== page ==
Schools who use Third party applications that integrate with SIMS .net have to use the Scomis VPN version of the External Connector. This solution uses OpenVPN to create a secure connection between the schools computer and the Scomis network. As OpenVPN runs as a high level System account, the new External Connector takes advantage of the extra security privileges and attempts to keep SIMS .net upgraded. However with the increased complexity of using the VPN tunnel, new troubleshooting routines will apply.
If the Installation is failing please read : http://faq.scomis.org/kb15925
For the External Connector Diagnostics tool see : http://faq.scomis.org/kb15928/
Other than using the diagnostics tool in C:/Support, you can check the following manually:
Checking SIMS .net
Most third party applications will use SIMS .net or parts of it to access the SIMS data, therefore check the following files and locations to ensure that the components required for SIMS .net are intact. The file paths below are for 64bit Windows.
- C:\Program Files (x86)\SIMS\SIMS .net\Connect.ini
- C:\Program Files (x86)\SIMS\SIMS .net\Pulsar.exe
The version of Pulsar.exe should match the most current version of SIMS .net i.e. 7.178
OpenVPN uses standard networking protocols to securely send network data through a virtual network adapter, the network adapter then forwards the data to a software program which wraps up the data and sends it to the Scomis server where it is then unwrapped and sent to its destination. Standard network diagnostic tools can be used here.
Open a command prompt and type IPCONFIG, this will list the network adapters of the computer and associated IP addresses.
If the OpenVPN connection is connected, you will see a network adapter with an address of 172.24.X.X. This is the IP address of your OpenVPN connection.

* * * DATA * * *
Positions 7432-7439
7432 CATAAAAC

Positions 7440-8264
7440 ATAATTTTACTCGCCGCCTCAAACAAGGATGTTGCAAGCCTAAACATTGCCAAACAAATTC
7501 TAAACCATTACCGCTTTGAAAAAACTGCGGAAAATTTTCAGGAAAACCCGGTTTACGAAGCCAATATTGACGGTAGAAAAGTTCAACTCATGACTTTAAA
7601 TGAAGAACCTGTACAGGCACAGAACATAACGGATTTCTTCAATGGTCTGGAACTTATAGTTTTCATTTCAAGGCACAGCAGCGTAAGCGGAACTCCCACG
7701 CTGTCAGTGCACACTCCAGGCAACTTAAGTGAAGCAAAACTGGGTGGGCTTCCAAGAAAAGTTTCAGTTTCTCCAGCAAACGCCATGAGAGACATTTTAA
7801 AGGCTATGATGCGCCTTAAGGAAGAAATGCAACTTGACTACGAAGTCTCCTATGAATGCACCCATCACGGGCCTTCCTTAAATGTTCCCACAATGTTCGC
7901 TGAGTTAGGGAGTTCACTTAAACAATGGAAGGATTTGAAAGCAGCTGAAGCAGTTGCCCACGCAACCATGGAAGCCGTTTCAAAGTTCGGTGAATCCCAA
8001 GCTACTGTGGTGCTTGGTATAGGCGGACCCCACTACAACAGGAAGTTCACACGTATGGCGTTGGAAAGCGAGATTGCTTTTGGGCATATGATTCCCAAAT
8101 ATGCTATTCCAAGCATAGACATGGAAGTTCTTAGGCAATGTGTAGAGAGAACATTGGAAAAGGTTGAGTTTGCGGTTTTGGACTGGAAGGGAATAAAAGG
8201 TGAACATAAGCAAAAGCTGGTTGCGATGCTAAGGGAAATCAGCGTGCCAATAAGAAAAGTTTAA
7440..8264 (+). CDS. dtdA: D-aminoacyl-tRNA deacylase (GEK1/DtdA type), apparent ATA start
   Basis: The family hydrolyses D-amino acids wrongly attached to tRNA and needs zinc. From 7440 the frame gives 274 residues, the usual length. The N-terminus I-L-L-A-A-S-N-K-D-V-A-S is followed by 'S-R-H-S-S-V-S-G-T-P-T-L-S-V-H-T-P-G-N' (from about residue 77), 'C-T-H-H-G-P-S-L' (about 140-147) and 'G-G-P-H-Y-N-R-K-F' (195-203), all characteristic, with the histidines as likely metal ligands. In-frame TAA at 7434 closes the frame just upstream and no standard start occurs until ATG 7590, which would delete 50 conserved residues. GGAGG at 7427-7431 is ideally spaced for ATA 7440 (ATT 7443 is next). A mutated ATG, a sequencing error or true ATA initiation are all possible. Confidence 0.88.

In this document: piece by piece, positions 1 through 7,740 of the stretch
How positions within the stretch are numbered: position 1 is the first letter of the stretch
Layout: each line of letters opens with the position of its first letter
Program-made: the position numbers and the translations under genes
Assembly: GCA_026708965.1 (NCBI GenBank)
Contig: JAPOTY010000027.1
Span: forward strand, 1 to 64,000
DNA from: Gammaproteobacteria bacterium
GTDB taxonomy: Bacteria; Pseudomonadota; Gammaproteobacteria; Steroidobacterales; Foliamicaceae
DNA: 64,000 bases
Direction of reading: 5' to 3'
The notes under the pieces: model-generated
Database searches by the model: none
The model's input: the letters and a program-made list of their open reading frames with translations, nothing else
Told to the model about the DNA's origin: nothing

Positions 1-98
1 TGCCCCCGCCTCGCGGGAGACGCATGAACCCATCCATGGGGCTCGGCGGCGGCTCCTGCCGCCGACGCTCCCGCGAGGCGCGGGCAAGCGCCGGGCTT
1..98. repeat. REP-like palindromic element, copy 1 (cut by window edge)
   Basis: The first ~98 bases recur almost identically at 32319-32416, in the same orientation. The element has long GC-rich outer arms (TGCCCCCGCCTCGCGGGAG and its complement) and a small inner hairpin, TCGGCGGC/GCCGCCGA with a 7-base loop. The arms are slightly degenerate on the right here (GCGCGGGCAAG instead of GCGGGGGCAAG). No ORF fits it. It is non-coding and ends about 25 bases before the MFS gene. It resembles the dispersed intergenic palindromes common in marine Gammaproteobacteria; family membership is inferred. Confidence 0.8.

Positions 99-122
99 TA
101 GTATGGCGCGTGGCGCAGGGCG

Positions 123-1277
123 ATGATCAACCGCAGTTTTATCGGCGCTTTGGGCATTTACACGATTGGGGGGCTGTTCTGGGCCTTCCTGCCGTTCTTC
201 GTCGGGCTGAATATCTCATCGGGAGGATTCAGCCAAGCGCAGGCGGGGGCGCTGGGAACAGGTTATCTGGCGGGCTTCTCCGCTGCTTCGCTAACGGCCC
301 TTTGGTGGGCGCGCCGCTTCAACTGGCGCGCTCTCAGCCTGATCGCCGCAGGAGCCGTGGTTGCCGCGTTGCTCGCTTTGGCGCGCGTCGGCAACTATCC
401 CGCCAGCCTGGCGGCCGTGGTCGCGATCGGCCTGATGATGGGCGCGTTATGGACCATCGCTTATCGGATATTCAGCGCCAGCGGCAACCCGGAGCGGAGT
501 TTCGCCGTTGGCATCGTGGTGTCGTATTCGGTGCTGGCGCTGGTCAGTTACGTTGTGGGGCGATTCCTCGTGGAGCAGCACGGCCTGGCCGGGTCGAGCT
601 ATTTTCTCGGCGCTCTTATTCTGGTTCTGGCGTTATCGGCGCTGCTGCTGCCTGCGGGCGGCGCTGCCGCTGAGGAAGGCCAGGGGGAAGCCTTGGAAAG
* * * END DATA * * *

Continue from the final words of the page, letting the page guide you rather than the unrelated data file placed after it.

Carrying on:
You can now run the PING command to test the connection between your computer and the Scomis OpenVPN server.
At a command prompt, type PING 172.26.0.1, if you get a screen similar to below then the connection is live and working.
Next try the PING command again, PING SIMSDB01, a similar result to the above screen shot should appear if the connection is active. If not, you may need to check C:\Windows\System32\Drivers\etc\Hosts to ensure that the Scomis hosts are present.
If all of the above are working, then you will need to check the OpenVPN Service and related applications. OpenVPN is installed in C:\Program Files\OpenVPN, the Scomis configuration and utilities are installed in the config folder. Carry out the following sequence to ensure that OpenVPN is fully stopped.
- Open services.msc, locate the OpenVPN Service and Stop it.
- Open Task Manager, locate and kill
- AutoUpdate.exe (all instances)
- OpenVPN Daemon
- (optional) Open the Network Connections and Disable and Re-enable the “Scomis OpenVPN Connection” adapter
- Locate AutoUpdate.exe in the C:\Program Files\OpenVPN\config folder
- Delete the file.
Check the OpenVPN Configuration file
AutoUpdate should have be removed from the configuration file.
The OpenVPN Service and will look similar to below.
UPDATE – DELETE the “up AutoUpdate.exe” from the config file.
Note that if there are lines with “route-up”, these also need to be removed.
Start OpenVPN Service
- Open services.msc, locate the OpenVPN Service and Start it.
OpenVPN will read the configuration file and create a new log file in C:\Program Files\OpenVPN\config\_OpenVPN-Connection.log, the log file is overwritten each time the service is started. Ordinarily a connection will take around 30 seconds to initiate. The log file can be viewed with Notepad to inspect the current status of the connection.
There may be a number of errors displayed in the log file, this could be a result of the services not correctly stopping. These errors will correct themselves on the next restart of the service. A successful connection can be detected by the presence of “Initialization Sequence Completed” message as the last line of the log file.
Repeat the “Checking Network” section again to verify.